Will South America news highlight monthly USDA report?

The USDA production report could depend on the South American corn production and how much it's reduced.

Corn bulls were happy to see the JUL18 old-crop contract close at its highest level ($3.94^4) since August 15th of last year. The new-crop DEC18 contract also posted its highest close during that time period at $4.06 per bushel.

The obvious 800-pound gorilla in the room is South American production and how much it will ultimately be reduced. The Brazilian production number seems to be more of a guessing game, with total planted second-crop acres still being highly debated. Last month the USDA left their Brazilian production estimate at 95 MMTs, I don't even have a guess of how much they will reduce it in this months report, but I'm in the camp their production ultimately ends up sub-87 MMTs.

How we get there is anyone's guess!

As for Argentine production, last month the USDA lowered their estate form 42 down to 39 MMTs, but it looks like further reductions are in order. In fact, several sources are thinking total Argentine production could ultimately fall to between 29 and 33 MMTs. Strong demand is also helping to keep prices supported. Thursday's USDA report should help provide more details and paint a better picture.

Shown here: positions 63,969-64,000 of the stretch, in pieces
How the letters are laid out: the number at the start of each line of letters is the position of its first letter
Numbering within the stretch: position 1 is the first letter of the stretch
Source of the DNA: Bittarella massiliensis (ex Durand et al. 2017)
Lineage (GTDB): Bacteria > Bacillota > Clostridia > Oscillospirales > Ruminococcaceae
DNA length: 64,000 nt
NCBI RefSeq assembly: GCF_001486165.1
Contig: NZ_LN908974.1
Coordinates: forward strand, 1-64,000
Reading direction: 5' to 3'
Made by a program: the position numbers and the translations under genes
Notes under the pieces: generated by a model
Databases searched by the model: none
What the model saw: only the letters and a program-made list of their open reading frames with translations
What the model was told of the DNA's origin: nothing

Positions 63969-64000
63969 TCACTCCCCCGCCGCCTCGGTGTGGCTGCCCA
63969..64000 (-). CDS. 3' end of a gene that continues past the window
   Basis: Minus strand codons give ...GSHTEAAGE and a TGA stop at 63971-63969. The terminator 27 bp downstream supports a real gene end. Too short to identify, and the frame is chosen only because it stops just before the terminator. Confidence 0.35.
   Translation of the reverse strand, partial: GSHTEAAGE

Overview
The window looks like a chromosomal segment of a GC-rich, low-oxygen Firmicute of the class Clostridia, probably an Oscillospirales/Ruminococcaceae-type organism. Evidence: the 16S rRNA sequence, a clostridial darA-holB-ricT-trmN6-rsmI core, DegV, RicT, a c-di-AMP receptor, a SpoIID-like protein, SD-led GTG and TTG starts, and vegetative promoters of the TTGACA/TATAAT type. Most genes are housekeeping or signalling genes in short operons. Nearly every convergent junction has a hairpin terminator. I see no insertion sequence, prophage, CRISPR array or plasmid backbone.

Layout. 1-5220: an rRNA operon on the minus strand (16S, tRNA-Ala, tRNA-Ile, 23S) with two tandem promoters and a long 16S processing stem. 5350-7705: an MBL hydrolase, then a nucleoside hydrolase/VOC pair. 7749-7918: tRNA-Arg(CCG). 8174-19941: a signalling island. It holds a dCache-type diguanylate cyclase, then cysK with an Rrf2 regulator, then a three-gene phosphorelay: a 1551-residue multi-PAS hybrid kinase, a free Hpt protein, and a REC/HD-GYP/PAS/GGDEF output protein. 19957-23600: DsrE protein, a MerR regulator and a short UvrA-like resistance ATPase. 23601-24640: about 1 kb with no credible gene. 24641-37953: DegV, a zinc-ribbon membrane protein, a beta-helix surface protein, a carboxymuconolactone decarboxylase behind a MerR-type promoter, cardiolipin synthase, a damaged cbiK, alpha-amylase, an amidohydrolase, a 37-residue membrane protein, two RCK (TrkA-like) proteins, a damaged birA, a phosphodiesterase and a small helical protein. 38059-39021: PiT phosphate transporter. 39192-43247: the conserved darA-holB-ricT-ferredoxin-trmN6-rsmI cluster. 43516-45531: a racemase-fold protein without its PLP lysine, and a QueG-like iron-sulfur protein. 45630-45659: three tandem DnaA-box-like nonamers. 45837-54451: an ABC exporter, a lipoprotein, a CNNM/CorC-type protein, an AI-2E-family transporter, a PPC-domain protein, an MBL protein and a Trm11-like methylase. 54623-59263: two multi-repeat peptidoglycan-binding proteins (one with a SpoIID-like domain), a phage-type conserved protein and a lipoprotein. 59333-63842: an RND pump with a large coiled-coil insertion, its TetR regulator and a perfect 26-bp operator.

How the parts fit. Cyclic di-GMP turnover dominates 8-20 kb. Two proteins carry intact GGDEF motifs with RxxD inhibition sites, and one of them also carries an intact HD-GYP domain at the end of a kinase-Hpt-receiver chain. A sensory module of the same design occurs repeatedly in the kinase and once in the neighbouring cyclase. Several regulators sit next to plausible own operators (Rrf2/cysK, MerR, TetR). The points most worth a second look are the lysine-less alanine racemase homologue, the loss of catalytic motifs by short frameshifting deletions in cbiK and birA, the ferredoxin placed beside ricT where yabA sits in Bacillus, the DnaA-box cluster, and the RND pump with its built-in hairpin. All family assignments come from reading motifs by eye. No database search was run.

Technically, the JUL18 contract continues to see stiff resistance up between $3.95 and $4.00 per bushel. The DEC18 contract is looking at stiff nearby resistance up between $4.10 and $4.20 per bushel. As both a spec and producer I remain a longer-term bull, but believe it could take time to breakout to the upside.The funds are clearly taking a more bullish macro stance, demand for corn is extremely strong and weather in both South America and here at home are still big wild-cards. I see no reason to get in a big hurry reducing additional price risk.

Those who feel they are behind in pricing bushels need to get caught up. End-users need to make certain you are protecting yourselves. I will continue to keep a close eye South American weather and the upcoming USDA report. 


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